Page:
Potential future display preferences:

True, I hadn’t considered HDR or a color calibrated display for this yet. My assumption that I didn’t think to clarify in the original post was that a computer with dedicated graphics would need to be at least 15" to accommodate better cooling, and probably but not necessarily be 16:9 given the increased size. Sounds like 1440p is the sweet spot for that size, and spending extra GPU power on higher refresh and better colors is fairly popular, with other display technologies like touch support or other panel types also having some interest.

Recomended is 200% but I found some websites needed a horizontal scroll bar
so I’m using 175% on Windows 11 and was the same on Windows 10 before updating

Seems fine to me :slight_smile:

@Tim_Southwick Some people may ask “why would you want to get a better screen for your laptop, when you could simply get a better external monitor?”. Well, it’s more about the convenience the option provides, than the utility of more attachments. After all, unlike the Macbook design is it based on, the Framework laptop is not “feature-complete”, i.e. not everything the user will ever need is already part of the package.

Do such features make for expensive inclusions? Oh, absolutely, but “it’s better to have it and not need, than to need it and not have it.”

Folks want super fast panels?

Looks at the Iris Xe GPU and sighs. I guess they want to play Half Life 2 all day… :rofl:

Maybe just a 75Hz panel eh? Baby steps… :grinning:

Also ignores the obvious:

I don’t use my laptop with an external monitor.
I have a desktop computer for that.

Okey, but… your wording here seems to imply that the Macbook design has “everything the user will ever need”.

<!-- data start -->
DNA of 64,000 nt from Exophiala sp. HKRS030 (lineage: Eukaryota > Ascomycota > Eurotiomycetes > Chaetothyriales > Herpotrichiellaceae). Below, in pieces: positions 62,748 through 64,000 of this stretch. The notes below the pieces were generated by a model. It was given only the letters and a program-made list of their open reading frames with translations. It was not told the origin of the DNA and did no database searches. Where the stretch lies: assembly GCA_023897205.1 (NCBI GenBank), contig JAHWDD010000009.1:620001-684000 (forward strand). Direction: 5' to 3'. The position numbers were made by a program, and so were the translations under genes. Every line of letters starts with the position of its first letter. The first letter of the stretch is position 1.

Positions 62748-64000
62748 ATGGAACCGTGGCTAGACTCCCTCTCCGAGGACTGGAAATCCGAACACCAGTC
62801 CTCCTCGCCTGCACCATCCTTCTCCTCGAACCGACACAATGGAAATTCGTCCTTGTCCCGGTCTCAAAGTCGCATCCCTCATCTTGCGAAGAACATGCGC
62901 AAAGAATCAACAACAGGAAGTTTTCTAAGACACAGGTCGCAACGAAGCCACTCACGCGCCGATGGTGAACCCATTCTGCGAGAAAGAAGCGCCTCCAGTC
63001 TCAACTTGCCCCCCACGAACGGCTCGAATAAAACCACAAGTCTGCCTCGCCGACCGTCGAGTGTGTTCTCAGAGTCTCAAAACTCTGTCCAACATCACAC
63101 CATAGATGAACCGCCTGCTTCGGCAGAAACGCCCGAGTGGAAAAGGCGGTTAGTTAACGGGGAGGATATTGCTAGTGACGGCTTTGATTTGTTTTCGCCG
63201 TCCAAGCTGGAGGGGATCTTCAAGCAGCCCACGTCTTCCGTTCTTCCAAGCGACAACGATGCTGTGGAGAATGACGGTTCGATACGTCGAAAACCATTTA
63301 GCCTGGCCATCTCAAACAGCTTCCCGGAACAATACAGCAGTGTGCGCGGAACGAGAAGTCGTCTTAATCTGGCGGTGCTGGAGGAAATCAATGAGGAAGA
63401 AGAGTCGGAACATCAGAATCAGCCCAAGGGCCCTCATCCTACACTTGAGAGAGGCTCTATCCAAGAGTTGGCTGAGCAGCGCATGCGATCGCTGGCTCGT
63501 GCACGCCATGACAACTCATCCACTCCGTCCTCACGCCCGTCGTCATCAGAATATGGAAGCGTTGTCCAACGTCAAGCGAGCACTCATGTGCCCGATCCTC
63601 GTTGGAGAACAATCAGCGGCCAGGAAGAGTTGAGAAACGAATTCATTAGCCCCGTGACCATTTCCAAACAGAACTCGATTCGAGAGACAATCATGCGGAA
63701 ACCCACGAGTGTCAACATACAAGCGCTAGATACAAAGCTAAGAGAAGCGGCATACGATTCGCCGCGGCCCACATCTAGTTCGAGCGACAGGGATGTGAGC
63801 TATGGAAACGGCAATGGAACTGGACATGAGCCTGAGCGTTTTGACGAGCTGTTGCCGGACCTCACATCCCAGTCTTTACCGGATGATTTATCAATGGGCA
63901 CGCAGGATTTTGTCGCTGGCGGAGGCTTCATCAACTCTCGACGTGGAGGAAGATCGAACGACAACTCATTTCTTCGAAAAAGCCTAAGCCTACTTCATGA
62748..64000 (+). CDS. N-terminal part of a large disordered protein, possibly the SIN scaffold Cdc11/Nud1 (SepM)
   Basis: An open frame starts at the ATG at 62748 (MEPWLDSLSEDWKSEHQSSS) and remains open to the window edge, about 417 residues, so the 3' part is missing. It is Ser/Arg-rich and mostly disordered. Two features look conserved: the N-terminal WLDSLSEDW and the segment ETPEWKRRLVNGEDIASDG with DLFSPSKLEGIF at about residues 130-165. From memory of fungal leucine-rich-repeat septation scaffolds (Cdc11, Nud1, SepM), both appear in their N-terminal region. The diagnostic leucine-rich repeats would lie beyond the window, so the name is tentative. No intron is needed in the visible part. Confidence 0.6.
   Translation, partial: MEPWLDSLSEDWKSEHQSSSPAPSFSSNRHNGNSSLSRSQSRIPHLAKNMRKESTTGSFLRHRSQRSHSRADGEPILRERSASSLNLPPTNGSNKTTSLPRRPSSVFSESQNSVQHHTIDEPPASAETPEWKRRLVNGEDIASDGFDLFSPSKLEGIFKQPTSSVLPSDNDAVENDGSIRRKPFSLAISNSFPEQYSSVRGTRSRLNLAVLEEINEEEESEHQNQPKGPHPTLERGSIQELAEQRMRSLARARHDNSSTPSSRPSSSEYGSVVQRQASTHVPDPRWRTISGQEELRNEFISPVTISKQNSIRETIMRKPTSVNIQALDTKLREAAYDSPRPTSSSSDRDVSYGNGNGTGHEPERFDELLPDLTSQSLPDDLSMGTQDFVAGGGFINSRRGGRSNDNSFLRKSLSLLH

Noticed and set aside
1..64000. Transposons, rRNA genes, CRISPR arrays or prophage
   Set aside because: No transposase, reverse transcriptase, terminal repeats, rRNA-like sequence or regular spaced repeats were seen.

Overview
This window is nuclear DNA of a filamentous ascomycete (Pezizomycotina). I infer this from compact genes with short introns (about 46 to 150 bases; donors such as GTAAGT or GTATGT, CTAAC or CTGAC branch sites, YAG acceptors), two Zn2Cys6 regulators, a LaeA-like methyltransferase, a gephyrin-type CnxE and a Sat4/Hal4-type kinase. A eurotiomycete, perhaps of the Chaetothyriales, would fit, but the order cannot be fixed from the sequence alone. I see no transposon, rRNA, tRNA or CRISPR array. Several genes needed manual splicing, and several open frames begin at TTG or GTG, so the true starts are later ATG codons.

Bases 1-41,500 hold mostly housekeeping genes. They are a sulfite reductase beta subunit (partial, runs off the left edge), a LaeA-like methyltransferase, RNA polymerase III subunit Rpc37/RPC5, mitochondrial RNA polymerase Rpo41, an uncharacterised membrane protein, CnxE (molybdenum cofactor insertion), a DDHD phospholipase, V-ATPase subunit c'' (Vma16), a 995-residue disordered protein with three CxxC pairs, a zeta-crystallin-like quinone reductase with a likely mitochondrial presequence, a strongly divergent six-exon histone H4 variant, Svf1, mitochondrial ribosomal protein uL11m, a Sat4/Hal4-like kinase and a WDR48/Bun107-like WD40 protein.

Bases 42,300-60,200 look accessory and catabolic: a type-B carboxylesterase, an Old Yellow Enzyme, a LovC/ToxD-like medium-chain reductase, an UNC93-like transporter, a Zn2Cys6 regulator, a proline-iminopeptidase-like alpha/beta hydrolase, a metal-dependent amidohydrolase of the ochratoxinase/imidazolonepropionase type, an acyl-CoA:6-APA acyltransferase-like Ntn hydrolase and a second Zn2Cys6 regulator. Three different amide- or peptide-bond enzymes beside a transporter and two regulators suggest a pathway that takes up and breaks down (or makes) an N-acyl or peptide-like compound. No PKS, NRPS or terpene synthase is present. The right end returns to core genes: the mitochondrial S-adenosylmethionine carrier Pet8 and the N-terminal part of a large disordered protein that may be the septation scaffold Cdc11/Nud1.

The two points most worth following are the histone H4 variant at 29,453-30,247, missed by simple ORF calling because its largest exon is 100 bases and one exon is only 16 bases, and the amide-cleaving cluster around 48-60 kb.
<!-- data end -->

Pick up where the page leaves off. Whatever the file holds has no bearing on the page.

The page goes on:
I just received a new macbook from my employer, for work. Their default send included a belkin USB dongle. Because, you know… All I would EVER need on a macbook is two USB-C ports? :wink:

Yeah, no. :stuck_out_tongue:

Similarly, any person that wants a touch screen on their laptop (weird people, but apparently it is a thing), are just SOL with anything Apple.

I’ll assume there’s some disconnect in how you intended your post to be understood and how I read it, though.

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While the Framework isn’t officially thunderbolt certified, it runs an external gpu enclosure via thunderbolt totally fine. Basically, that screen’s outpout could easily be being driven by a Geforce 3090. All you have to do is connect it via the standard USB-3 ports. Technically don’t even need the modules for that, since they’re just a passthrough…

So, yeah, running games at obscene framerates is something you can very easily do on the Framework, if you have that equipment.

But that’s a really bad setup. Using that level hardware with a laptop…on a small screen…not really portable, CPU limited, not pushing it to a 4K or 1440p screen etc. etc.

Great for the four people that might do it for a laugh I guess…

External GPU, handy for folks doing transcoding/video or CAD work but again a 120Hz screen isn’t going to help massively and you wouldn’t want to do work like that on a 12" screen.

Just because you can… The real solution…buy a different laptop in the first place. This is like buying a Honda Civic and trying to turn it into a Ferrari.

Reminder that this post is about potential 15+" framework laptops with dedicated graphics, so XE graphics or 13" and smaller displays are not a concern.

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Fair enough. I was more relating to the 3090/eGPU response I got.